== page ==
CONSTITUTIONAL lawyer John Sangwa has argued that the Constitutional Court has never pronounced itself on whether President Edgar Lungu is eligible to contest elections for the third time and nowhere is it written in its judgments in the Dan Pule and Bampi Kapalasa cases.
He said if the court secures President Lungu’s third term bid based on the argument that a period less than three years does not constitute a term, the court would create irrational laws as there would be Presidents in perpetuity (wamuyayaya).
Sangwa said Presidents would be resigning before they attain three years in office and still contest elections because the one-year period is not counted as a term.
This is in a matter where the Legal Resources Foundation limited, Historian and political commentator Sishuwa Sishuwa and Chapter One Foundation limited have petitioned President Lungu for abrogating the law by filing in his nomination papers as the PF presidential candidate in the August 12 general elections after being sworn into office as President twice.
The petitioners’ contention is that the Head of State has been sworn into office twice because he was not a vice-president of the country when he concluded late President Michael Sata’s term following the latter’s death as ruled by the Constitutional Court in the Dan Pule case.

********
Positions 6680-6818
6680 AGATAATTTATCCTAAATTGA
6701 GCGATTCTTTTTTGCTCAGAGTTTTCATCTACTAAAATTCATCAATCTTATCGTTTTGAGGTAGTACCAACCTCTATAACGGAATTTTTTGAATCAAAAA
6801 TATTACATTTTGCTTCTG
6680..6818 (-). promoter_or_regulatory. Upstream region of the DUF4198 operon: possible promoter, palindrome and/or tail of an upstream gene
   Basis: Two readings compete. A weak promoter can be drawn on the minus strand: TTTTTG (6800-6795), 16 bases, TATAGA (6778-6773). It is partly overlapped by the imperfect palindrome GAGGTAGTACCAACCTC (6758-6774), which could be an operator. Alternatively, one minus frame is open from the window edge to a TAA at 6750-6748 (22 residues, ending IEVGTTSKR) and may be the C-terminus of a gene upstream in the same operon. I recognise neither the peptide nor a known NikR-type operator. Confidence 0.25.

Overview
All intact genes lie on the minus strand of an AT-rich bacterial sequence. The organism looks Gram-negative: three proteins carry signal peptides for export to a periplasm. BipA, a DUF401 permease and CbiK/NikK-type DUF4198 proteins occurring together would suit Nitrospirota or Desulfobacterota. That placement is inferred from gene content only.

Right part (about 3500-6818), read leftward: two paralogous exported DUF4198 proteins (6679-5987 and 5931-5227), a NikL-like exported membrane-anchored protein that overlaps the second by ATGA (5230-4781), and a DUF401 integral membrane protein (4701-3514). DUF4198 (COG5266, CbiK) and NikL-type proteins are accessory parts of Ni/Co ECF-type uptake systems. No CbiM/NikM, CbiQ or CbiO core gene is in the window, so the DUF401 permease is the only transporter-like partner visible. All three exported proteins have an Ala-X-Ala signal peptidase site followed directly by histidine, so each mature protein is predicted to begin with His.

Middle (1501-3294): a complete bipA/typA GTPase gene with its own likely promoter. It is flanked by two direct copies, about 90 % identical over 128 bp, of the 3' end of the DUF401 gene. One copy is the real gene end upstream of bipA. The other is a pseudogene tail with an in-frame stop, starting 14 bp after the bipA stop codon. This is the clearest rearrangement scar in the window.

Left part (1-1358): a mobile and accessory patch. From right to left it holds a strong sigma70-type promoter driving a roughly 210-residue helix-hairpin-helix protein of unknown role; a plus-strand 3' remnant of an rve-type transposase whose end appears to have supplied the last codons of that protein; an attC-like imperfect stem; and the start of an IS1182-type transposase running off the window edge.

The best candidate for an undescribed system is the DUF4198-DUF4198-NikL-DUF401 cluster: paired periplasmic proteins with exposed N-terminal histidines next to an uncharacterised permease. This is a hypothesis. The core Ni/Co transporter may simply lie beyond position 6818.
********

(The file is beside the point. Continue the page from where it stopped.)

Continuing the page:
When the matter came up for hearing before judges Hildah Chibomba, Ann Sitali, Mungeni Mulenga, Palan Mulonda, Margaret Munalula, Martin Musaluke, Mwila Chitabo, Matthew Chisunka, and Judy Mulongoti, Sangwa, who is representing the petitioners, argued that President Lungu had violated Article 106(3) of the Constitution which was serial in character and content.
Sangwa, who was given 10 minutes in which to argument his case, said President Lungu has already held office twice because he was not a Vice-President when he ascended to the presidency in 2015 when a vacancy occurred following the death of President Sata.
“President Lungu was elected by people twice; the first was in 2015 and the second in 2016. It is about the number of times you have been sworn into office despite the period served. He does not qualify to stand for election for the third time,” Sangwa said.
He submitted that it was never the intention of the draft committee of the constitution to allow anyone to go for a third term as the intention was to prevent anyone from doing so.